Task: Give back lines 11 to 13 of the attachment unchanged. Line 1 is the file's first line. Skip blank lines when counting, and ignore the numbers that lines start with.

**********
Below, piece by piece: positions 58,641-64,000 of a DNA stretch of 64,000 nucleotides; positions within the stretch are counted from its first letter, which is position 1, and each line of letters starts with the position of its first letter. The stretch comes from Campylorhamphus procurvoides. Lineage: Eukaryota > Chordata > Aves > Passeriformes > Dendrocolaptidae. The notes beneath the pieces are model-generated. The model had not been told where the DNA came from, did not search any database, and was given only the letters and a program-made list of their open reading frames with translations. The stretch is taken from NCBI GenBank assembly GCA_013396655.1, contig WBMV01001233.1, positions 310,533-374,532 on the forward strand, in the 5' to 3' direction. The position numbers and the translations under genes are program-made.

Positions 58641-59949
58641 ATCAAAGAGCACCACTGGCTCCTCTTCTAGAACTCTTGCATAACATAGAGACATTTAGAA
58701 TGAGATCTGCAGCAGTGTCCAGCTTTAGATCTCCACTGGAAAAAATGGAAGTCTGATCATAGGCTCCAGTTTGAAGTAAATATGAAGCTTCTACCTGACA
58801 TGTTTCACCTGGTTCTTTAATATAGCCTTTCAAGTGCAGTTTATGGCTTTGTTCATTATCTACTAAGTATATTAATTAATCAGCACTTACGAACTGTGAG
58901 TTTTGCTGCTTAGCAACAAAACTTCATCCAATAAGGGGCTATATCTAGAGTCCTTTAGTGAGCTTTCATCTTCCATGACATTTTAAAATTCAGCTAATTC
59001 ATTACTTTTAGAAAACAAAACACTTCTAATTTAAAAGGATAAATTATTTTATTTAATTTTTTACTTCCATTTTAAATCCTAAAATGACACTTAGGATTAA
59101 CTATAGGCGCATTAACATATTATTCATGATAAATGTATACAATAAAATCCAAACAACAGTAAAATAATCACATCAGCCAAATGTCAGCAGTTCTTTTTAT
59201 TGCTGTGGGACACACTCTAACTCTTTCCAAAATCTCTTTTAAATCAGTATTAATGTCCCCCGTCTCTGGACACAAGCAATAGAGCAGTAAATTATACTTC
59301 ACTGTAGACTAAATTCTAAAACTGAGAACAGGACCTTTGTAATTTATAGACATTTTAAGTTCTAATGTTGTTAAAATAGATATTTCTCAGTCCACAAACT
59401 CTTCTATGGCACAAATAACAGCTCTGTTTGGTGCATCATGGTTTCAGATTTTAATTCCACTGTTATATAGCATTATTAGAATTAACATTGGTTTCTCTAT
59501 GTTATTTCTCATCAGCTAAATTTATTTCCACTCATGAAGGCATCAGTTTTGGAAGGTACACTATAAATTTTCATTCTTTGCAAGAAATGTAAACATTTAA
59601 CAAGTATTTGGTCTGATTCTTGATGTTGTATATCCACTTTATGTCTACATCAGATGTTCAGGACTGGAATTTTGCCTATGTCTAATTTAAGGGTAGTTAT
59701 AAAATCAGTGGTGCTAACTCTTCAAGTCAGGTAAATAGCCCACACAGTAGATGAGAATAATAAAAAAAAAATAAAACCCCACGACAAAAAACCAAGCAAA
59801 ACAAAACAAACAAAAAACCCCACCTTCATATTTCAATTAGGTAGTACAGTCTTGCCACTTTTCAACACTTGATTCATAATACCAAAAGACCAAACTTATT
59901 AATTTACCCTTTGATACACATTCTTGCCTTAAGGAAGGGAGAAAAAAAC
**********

59401 CTTCTATGGCACAAATAACAGCTCTGTTTGGTGCATCATGGTTTCAGATTTTAATTCCACTGTTATATAGCATTATTAGAATTAACATTGGTTTCTCTAT
59501 GTTATTTCTCATCAGCTAAATTTATTTCCACTCATGAAGGCATCAGTTTTGGAAGGTACACTATAAATTTTCATTCTTTGCAAGAAATGTAAACATTTAA
59601 CAAGTATTTGGTCTGATTCTTGATGTTGTATATCCACTTTATGTCTACATCAGATGTTCAGGACTGGAATTTTGCCTATGTCTAATTTAAGGGTAGTTAT